It feels like Kevin Morby is eager to reach a new horizon, musically speaking. Ex of Woods, The Babies and several other bands, this is now the Kansas man’s fourth solo album, and each has struck a different tone. Though this new record is pitched as the urban-inspired companion piece to last year’s country-led ‘Singing Saw’, drawing from the city landscape rather than the bucolic, there is nothing here with the brassy energy and exuberance of a song like ‘I Have Been To The Mountain’. Rather, these are, for the most part, introspective, laid back songs about feeling lost in a crowded place.
The opening ‘Come To Me Now’ is darkly atmospheric, organ-haunted and Nick Cave-esque in feel, while ‘1234’ fuses the ghosts of The Ramones with the living corpses of The Strokes. Elsewhere, atypically, ‘Aboard My Train’ rides on squally riffs and a rough, buzzy melody.
The homages to Morby’s heroes are starkly obvious at times, from Lou Reed to Patti Smith. The languid vocal style on ‘Night Time’ is then clear-as-day Leonard Cohen, sliding easily over a lazily plucked steel-stringed acoustic guitar before, later in the song, a beautifully relaxed piano part.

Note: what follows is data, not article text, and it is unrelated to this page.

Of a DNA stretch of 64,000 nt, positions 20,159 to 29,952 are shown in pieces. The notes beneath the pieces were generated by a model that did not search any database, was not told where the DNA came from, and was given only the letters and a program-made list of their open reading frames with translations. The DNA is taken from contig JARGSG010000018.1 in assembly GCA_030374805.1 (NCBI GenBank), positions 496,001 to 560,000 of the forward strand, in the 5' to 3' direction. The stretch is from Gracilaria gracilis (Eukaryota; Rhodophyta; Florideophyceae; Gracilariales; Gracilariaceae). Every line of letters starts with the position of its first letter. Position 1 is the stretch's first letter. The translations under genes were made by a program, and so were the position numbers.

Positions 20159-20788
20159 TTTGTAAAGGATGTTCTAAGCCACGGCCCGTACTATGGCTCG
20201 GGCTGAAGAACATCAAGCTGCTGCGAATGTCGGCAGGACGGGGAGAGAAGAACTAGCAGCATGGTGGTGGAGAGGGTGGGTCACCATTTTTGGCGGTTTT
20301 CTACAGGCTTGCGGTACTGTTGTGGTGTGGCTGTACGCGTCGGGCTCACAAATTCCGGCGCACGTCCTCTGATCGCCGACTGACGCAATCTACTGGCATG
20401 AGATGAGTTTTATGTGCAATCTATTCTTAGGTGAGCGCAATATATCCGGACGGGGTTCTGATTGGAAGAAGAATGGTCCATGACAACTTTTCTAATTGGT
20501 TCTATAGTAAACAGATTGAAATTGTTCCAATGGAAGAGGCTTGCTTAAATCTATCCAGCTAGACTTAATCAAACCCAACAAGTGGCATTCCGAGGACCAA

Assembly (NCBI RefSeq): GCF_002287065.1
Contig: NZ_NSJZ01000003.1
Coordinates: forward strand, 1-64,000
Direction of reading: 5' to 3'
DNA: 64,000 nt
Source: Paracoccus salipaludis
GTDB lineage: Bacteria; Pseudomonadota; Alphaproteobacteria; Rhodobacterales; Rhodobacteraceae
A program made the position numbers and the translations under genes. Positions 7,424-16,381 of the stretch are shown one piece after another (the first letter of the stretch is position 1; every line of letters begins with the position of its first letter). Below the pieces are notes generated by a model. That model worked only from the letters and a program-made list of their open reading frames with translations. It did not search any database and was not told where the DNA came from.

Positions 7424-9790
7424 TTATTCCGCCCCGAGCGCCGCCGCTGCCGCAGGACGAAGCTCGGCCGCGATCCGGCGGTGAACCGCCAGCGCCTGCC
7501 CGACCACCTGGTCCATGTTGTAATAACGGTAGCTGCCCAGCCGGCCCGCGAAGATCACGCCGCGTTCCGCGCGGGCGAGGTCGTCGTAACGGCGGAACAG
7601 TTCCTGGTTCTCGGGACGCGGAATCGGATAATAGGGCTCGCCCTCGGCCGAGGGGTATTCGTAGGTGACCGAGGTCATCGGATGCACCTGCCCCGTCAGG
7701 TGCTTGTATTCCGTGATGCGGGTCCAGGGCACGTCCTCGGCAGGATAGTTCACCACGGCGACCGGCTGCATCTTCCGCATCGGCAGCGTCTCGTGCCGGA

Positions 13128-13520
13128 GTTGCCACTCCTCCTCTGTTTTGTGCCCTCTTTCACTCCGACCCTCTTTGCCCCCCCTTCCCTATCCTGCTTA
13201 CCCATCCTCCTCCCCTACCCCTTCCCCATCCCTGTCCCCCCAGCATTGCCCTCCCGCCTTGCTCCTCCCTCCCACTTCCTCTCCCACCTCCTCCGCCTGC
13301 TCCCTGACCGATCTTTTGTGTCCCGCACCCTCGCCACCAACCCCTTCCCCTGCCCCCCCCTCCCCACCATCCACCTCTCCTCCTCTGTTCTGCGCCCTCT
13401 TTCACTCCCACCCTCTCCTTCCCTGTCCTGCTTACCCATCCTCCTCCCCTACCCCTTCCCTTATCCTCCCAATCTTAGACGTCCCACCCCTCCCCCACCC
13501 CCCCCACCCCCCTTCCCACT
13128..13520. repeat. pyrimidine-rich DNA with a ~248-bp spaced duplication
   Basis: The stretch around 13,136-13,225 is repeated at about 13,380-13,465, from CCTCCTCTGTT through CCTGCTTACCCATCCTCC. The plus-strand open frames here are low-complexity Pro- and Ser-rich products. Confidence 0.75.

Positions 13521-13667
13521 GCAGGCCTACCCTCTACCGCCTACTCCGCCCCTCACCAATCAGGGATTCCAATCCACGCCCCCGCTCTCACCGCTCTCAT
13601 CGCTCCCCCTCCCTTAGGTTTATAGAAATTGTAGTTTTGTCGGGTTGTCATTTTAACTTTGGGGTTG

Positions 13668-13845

This is a very natural sounding record, effortless in form, stylistically distinct and completely coherent. Sepia tones ooze from every groove to make ‘City Music’ suit warm, hazy Sunday afternoons; a glimmer of light reflected on spinning black vinyl that shimmers with a lazy cool.
It’s been a long time coming, but you can now buy your pal/lover/offended party a subscription to Loud And Quiet, for any occasion or no occasion at all.
Gift them a month or a full year. And get yourself one too.
Whoever it’s for, subscriptions allow us to keep producing Loud And Quiet and supporting independent new artists, labels and journalism.